Baby Chicks scared when we clean the papertowels

Discussion in 'Raising Baby Chicks' started by LouieP, Jan 8, 2015.

  1. LouieP

    LouieP Hatching

    Dec 20, 2014
    Hello - we just received chicks from a Hatchery via the mail/ They are about 4 days old now. We clean their paper towels about the shavings at least twice a day along with the food and water. Unfortunately while doing so the chicks become frightened and run away. Is this normal? We use slow movements and talk softly but the little ones seem to be frightened.

    Open to suggestions.
  2. WYNot

    WYNot Songster

    Mar 19, 2013
    Casstown, OH
    Just chickens being chicken.

    Ours freak out when we spread wood shavings. Once it is on the ground all is right in the universe but when I'm tossing handfuls of it around they leave the coop.
  3. donrae

    donrae Hopelessly Addicted

    Jun 18, 2010
    Southern Oregon
    Baby chicks are well aware they're at the bottom of the food chain. They also know death comes from above. Try putting your hands down at their feet and picking them up from underneath, then cuddle the other hand over top of them like momma would. They'll settle right down, and they'll eventually get used to you keeping things clean. They're just little babies with no momma to tell them what is okay, and are trying to stay alive.
    1 person likes this.
  4. azygous

    azygous Free Ranging

    Dec 11, 2009
    Colorado Rockies
    Is your brooder on the floor? Are you bending over the edge and reaching down from above?

    Baby chicks think your hands are hawks dive bombing them. That's why they run away - they're scared to death!

    If you possibly can do it, try placing your brooder on a table or saw horses. If the brooder is cardboard, cut a door into one side. Leave the bottom edge intact and that will act as a hinge. You can fasten the door/flap with a stick attached above it with a screw or even note book hole clip.

    The objective is to handle the chicks from the side on their level. This way they can see your hands are attached to you and not some scary predator from the sky.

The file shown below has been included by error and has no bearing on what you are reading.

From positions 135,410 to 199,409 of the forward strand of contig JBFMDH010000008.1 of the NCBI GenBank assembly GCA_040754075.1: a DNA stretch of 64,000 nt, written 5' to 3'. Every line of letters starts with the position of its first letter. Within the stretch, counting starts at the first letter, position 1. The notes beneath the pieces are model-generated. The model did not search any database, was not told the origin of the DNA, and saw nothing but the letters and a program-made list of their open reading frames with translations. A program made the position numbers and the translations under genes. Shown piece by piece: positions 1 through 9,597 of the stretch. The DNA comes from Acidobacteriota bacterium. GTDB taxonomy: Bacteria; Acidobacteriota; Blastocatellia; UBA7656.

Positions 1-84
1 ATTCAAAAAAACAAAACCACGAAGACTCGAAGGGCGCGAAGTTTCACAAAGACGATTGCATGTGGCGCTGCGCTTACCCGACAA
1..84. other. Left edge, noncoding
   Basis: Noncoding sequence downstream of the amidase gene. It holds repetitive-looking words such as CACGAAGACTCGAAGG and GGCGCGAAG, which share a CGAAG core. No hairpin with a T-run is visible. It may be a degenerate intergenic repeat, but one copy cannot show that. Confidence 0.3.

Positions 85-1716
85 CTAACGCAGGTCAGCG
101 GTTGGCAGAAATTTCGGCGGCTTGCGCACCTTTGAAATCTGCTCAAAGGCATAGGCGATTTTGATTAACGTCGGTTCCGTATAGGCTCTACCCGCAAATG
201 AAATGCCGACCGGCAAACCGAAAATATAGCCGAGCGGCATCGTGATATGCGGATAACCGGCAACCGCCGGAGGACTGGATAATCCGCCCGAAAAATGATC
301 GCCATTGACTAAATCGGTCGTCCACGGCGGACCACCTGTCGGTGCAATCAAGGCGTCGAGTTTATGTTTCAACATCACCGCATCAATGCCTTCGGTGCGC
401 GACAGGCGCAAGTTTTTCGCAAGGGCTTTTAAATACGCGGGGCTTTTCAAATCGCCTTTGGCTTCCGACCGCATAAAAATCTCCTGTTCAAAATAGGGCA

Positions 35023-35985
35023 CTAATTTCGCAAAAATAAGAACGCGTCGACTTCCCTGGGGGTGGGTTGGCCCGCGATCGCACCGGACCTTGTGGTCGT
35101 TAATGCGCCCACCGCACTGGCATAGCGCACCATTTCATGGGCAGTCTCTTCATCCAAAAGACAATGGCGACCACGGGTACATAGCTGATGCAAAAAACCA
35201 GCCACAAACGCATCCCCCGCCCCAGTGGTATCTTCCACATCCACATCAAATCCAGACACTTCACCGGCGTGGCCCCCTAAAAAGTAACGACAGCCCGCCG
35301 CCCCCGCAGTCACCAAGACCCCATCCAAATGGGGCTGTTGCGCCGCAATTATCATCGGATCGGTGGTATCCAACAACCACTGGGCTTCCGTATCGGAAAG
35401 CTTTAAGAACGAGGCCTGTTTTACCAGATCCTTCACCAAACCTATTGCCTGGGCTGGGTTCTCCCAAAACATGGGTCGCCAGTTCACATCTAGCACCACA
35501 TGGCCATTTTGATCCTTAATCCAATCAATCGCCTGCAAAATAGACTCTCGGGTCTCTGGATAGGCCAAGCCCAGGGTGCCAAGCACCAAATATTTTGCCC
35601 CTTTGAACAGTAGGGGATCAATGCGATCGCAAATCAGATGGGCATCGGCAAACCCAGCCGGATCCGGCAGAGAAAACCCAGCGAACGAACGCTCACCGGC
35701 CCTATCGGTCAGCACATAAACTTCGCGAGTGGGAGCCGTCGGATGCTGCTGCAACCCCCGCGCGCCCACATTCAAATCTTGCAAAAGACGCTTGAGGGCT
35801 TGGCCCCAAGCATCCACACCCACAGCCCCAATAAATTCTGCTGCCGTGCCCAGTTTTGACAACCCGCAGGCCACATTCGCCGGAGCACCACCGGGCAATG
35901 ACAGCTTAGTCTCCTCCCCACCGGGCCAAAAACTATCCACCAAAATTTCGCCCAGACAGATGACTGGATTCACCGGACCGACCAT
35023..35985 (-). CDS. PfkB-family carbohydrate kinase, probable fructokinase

Last edited: Jan 8, 2015
  5. lazy gardener

    lazy gardener Crossing the Road

    Nov 7, 2012
    Do you remove them from the brooder when you change the paper towels? I keep a large paper bag or even a cardboard box to set them into when I clean out the brooder. If you leave them in the brooder while you clean those paper towels out, they'll be terrified. Those big white things coming down from the sky look just like a huge bird of prey coming to eat them.
  6. MisfitMarie

    MisfitMarie Songster

    Oct 20, 2014
    Portland, OR
    Just a random thought, sorry if this is a little off-topic. Do you any of you notice a difference in behavior between hatchery-born chicks and chicks hatched at home?

    Maybe it's just me, but my hatchery Easter Eggers that I bought from the feed store were extremely skittish as well... scared of everything, especially me. I had to work with them for over a week to become even the slightest bit comfortable around me. They would absolutely freak out any time I quietly tried to change the food, water, etc.

    However... the chicks that I have been hatching at home, in my own incubator... seem much more calm. Once moved to the brooder, there is certainly an adjustment... but they warm right up to me: jumping onto my hands when I'm trying to clean or move stuff... trying to burrow underneath or running over to my side of the brooder to peep in my face, telling me all about their day....

    I watched a clip on how hatcheries hatch chicks... I'm not an expert, so I'm sorry if I'm sharing incorrect information. If I am, correct me. But hatchery chicks seem to have a rather stressful/traumatic beginning... and that's aside from shipping... vs. chicks hatched in the peace and quiet of home and who do not have to endure shipping.

    Could this be a factor ? Or is it just coincidence?

    And Louie, have you tried lots of TREATS? Little chicks love treats!
    Last edited: Jan 11, 2015
  7. LouieP

    LouieP Hatching

    Dec 20, 2014
    Our brooder is off the floor and the doors open on the side. The height is about three feet tall off the floor. We were changing the paper with them in the brooder - slowly rolling the paper towels and replacing them as we go.

    Have now moved on to just shavings and they seem to be doing better.
  8. TaylorHobbyFarms

    TaylorHobbyFarms Songster

    Dec 2, 2010
    We use paper towels for the first week in our brooders as well. Being frightened while changing them out happens with ours as well. It doesn't hurt them in the long run and they'll forget about it quickly. Occasionally we will sprinkle a small amount of crushed mealworms on their newly changed papertowels and it isn't long before they are happy to see us.

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